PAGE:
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What Causes Non-Diabetic Neuropathy?

By Catherine Chase ; Updated July 27, 2017


Neuropathy refers to nerve damage. It can affect all of your nerves in addition to muscles, organs, and joints. When the upper body is afflicted with neuropathy, it may result in muscle weakness or difficulty gripping objects. Lower body neuropathies typically lead to loss of sensation in the feet, as well as balancing and walking difficulties. You may also experience tingling, burning, aching and numbness. Diabetes can lead to neuropathy; however, there are many other possible causes.

Vitamin B

B vitamins play a major role in nerve health. B vitamin deficiencies could contribute to or cause neuropathy. Specifically, if you have a daily intake of less than 0.2 mg of thiamine (vitamin B1), it will cause a breakdown of the axonal sheaths of your nerves. The rest of the B vitamins also play essential roles in maintaining healthy nerves.

Pantothenic Acid Deficiency

The recommended daily intake of pantothenic acid is 6 to 10 mg. However, the body tissues store large amounts of pantothenic acid, and neuropathy because of a deficiency is rare. Symptoms of neuropathy due to this deficiency are painful burning in the feet as well as weakness and fatigue.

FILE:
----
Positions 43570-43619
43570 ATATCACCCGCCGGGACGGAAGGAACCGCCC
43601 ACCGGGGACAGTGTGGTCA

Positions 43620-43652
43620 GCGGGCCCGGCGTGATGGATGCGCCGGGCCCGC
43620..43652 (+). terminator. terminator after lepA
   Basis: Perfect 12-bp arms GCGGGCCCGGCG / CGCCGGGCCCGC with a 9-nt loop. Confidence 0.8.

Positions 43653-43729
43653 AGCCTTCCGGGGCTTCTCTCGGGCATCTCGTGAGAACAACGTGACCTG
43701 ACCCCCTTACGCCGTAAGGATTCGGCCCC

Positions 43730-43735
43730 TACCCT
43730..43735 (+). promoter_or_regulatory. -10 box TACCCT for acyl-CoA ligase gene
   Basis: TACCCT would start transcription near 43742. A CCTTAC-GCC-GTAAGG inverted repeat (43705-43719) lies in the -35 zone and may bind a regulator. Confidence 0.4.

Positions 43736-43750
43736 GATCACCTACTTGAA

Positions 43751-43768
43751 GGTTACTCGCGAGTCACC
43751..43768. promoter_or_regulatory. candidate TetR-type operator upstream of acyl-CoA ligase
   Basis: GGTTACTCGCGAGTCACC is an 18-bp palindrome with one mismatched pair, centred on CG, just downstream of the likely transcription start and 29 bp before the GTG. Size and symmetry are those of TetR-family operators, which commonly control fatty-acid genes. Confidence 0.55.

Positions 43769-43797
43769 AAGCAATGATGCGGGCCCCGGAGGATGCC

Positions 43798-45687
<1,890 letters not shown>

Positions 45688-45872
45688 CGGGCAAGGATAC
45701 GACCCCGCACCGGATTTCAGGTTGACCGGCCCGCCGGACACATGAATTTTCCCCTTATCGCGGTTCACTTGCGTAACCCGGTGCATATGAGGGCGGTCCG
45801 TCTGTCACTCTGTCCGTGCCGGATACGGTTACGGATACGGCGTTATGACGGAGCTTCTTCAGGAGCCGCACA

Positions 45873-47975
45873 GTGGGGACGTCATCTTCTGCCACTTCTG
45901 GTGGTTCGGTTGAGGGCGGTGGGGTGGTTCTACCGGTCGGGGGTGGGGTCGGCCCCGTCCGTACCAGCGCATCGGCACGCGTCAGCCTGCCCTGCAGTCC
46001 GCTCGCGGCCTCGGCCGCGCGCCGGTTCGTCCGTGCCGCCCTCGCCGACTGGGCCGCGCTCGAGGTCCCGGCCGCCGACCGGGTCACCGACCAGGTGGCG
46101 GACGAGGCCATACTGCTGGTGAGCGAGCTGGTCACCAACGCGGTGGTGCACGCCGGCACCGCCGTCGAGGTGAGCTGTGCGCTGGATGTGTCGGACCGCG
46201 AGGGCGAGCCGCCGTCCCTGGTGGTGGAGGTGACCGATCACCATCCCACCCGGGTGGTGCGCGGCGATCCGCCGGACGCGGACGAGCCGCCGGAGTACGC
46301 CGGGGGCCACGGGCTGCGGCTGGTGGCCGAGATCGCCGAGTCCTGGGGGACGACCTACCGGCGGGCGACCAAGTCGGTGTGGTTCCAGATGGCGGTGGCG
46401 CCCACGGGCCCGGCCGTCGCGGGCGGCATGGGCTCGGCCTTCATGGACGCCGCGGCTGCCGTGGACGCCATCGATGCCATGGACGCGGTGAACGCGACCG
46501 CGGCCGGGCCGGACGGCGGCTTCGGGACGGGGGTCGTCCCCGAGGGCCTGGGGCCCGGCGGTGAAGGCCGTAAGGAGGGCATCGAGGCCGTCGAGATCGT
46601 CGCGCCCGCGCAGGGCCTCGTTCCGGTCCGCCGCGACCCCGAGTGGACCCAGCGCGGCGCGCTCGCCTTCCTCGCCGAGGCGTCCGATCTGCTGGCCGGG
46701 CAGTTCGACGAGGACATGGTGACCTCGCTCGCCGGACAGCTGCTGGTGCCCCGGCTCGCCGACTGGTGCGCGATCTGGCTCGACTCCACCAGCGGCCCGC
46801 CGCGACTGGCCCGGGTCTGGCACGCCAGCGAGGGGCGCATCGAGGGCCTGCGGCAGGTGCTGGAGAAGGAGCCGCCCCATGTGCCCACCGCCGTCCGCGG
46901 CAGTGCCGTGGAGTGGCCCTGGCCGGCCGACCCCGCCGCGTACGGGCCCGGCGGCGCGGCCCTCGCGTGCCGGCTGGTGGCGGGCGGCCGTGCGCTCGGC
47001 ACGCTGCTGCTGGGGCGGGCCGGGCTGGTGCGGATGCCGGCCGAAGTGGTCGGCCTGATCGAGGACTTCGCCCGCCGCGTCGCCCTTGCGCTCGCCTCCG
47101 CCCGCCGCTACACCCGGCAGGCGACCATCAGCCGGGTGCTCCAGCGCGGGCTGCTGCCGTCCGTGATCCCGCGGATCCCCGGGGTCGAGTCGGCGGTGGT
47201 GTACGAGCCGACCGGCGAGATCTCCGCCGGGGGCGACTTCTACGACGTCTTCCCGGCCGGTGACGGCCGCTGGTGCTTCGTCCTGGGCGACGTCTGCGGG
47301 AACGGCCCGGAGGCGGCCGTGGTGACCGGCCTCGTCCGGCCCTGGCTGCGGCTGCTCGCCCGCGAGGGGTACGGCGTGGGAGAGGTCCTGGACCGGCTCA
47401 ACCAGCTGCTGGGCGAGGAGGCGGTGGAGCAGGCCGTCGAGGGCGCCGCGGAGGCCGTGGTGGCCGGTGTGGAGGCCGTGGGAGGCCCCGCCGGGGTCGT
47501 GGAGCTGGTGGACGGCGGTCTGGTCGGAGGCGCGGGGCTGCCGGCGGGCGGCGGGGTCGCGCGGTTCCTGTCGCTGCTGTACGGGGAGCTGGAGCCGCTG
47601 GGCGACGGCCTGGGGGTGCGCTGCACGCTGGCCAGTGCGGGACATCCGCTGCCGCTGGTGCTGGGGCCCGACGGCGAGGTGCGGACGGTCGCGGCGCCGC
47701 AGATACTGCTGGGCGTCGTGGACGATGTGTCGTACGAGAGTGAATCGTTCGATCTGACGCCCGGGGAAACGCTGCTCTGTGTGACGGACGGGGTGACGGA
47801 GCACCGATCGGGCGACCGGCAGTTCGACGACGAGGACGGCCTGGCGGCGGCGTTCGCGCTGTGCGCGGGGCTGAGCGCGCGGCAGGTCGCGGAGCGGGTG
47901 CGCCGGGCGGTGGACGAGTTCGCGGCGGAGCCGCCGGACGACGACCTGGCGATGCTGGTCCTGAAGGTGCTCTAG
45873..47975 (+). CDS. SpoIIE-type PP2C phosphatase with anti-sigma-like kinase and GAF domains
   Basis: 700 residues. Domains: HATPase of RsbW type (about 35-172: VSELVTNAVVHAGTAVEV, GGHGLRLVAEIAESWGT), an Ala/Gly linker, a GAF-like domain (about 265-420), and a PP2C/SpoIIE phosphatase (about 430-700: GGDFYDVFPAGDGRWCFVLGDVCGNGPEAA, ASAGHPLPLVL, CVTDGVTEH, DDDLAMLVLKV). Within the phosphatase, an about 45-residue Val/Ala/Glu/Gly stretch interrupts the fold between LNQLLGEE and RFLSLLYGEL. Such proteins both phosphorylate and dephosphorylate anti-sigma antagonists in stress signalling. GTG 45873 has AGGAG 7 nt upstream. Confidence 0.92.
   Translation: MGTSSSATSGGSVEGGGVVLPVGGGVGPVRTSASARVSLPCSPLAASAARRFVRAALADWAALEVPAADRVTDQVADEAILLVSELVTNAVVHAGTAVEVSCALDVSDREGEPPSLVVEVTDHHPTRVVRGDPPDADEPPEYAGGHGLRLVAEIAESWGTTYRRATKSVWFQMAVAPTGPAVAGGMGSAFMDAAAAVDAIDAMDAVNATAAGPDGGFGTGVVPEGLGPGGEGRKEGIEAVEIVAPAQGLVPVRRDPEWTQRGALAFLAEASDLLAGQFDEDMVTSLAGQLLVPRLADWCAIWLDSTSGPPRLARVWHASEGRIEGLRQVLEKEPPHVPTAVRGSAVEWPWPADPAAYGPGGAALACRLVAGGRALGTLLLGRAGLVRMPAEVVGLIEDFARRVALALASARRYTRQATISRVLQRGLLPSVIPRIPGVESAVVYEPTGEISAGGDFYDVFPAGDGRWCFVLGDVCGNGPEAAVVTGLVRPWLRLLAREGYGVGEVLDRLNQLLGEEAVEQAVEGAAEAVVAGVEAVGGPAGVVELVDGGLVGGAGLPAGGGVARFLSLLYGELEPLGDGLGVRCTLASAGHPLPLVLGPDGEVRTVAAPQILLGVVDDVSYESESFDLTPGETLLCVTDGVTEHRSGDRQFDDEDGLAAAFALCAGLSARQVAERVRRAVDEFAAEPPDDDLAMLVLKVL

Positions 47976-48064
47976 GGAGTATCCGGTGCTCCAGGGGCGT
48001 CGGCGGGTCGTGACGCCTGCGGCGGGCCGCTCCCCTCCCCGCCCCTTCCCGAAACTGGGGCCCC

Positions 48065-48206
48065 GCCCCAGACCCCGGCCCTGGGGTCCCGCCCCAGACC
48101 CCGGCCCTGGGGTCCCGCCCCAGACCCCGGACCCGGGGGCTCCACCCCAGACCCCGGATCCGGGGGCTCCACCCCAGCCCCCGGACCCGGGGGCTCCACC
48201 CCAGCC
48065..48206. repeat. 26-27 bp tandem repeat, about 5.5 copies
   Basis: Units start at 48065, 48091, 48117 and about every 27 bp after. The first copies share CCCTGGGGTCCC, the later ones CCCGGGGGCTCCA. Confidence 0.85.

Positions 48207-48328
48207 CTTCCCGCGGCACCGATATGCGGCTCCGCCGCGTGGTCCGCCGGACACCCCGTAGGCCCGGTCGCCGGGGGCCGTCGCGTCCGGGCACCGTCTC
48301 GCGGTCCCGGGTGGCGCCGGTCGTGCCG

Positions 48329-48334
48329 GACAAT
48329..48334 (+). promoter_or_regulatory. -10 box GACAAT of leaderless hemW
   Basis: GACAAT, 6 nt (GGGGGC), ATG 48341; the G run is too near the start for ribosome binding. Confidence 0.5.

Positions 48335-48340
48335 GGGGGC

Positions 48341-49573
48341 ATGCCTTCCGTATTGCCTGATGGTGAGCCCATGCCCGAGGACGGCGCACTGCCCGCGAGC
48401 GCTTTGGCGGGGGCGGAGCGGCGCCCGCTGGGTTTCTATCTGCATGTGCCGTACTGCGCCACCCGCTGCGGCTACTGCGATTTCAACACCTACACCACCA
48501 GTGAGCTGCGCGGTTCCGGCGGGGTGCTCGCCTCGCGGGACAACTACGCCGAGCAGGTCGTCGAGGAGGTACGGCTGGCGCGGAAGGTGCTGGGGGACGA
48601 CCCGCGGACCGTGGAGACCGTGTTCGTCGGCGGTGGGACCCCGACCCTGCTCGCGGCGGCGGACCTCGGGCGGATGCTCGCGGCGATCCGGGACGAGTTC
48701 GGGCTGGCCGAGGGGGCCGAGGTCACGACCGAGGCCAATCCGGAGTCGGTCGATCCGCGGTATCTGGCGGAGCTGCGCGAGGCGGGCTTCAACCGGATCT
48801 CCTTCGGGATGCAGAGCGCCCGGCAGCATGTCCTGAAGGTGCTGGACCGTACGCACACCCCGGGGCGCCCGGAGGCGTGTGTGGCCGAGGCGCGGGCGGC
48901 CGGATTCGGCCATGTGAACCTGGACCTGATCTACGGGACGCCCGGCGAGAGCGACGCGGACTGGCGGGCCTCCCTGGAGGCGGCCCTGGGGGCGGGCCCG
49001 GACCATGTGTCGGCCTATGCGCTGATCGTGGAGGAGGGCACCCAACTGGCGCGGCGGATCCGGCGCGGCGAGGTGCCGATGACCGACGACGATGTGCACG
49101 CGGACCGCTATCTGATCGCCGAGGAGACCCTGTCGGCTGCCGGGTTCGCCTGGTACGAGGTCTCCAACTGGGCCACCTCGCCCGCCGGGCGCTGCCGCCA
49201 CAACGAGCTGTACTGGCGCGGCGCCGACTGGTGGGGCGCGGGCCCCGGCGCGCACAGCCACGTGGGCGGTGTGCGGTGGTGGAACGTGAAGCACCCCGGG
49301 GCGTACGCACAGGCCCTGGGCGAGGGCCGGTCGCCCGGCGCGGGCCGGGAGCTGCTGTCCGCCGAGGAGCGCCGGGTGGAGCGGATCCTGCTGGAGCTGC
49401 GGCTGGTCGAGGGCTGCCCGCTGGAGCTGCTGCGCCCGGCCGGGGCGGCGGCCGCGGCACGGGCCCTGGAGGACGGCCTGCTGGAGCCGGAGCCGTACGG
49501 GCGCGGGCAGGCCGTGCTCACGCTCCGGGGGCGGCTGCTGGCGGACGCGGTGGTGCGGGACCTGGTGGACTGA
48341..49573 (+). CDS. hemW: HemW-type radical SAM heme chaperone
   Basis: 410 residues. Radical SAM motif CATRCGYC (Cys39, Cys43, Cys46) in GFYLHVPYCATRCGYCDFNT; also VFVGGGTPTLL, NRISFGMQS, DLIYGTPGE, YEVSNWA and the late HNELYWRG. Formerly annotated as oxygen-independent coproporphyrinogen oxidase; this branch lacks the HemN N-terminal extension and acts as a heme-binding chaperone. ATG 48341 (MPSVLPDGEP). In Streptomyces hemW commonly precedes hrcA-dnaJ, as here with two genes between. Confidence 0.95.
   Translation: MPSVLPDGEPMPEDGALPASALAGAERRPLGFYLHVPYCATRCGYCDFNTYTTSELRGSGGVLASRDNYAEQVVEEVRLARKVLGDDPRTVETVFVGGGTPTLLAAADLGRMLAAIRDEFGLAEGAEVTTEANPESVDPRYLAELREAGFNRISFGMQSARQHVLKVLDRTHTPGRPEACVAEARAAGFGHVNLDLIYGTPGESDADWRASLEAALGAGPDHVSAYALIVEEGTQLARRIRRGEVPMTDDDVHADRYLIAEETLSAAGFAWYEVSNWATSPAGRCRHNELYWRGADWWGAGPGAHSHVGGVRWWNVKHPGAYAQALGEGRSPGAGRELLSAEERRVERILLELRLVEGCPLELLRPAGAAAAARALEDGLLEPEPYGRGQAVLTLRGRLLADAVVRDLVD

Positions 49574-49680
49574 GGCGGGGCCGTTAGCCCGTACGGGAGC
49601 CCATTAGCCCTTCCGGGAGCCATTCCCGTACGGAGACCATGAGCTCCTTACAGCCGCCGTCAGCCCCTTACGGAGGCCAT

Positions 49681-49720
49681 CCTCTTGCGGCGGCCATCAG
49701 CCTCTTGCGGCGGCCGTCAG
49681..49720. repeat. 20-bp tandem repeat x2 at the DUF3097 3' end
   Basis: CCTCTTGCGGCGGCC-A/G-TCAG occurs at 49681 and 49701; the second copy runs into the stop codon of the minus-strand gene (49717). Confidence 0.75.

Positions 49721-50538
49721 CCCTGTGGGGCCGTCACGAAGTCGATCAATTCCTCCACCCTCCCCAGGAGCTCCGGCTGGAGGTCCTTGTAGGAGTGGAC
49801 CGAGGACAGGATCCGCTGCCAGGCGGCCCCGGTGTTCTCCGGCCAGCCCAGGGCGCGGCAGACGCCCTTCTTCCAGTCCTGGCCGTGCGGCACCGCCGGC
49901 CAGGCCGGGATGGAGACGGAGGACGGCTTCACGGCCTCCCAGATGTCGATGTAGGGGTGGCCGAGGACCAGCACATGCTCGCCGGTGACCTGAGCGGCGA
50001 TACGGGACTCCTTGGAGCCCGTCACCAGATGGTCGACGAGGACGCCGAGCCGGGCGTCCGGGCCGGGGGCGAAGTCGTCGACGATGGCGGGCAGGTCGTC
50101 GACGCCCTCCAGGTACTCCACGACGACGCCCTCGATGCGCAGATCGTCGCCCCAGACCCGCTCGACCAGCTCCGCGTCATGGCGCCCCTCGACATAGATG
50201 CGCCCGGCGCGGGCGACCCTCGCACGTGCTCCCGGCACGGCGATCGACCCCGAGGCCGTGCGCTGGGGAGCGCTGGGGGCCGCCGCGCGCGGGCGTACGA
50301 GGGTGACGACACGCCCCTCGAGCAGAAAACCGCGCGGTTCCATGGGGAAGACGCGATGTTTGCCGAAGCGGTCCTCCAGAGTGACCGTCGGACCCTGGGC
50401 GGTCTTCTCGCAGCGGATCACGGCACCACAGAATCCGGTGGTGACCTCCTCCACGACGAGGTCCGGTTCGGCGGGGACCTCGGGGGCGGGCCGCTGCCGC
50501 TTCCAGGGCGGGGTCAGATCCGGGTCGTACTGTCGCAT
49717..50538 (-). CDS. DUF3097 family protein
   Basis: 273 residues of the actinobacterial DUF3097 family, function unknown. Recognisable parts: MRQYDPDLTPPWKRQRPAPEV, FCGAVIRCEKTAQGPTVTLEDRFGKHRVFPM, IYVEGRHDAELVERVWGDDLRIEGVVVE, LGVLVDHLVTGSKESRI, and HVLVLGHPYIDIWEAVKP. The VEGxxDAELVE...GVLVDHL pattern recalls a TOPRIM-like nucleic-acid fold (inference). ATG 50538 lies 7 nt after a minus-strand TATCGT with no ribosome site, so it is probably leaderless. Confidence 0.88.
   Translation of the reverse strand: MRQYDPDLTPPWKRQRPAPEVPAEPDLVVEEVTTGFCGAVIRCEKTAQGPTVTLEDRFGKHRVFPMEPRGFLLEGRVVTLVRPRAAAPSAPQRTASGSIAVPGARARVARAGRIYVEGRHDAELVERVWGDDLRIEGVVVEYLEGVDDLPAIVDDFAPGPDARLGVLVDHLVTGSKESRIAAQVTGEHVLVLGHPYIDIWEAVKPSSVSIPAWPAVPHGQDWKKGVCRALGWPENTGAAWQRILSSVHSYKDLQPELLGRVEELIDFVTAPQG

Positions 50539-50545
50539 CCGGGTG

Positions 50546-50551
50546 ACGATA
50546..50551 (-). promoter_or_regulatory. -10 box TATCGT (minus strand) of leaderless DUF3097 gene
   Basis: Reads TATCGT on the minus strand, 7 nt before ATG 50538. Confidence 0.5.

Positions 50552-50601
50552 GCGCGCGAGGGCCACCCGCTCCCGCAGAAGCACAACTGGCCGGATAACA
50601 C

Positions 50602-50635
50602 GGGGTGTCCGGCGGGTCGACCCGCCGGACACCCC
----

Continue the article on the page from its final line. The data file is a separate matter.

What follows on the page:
Preexisting Diseases

Individuals who are sensitive to gluten, such as those with celiac disease, may experience neuropathy. Additionally, people with HIV/AIDS, lupus, kidney disease, liver disease, Guillain-Barre syndrome, hypothyroidism and Charcot-Marie-Tooth disease are more susceptible to neuropathy. Some medications may list neuropathy as a potential side effect, such as those that treat cancer.


The ethanol in alcohol interferes with absorption of key nutrients--particularly thiamine, niacin and folate. Alcohol is toxic to the body, and its interference with key body functions can cause nerve damage with prolonged exposure. Among the symptoms of chronic alcohol dependency, neuropathy is often the earliest detectable.


Simple physical trauma may also result in nerve damage. If you’ve worn a cast, used crutches or participated in any activity that required holding an unnatural position for a long time, this may result in excess pressure on a nerve.

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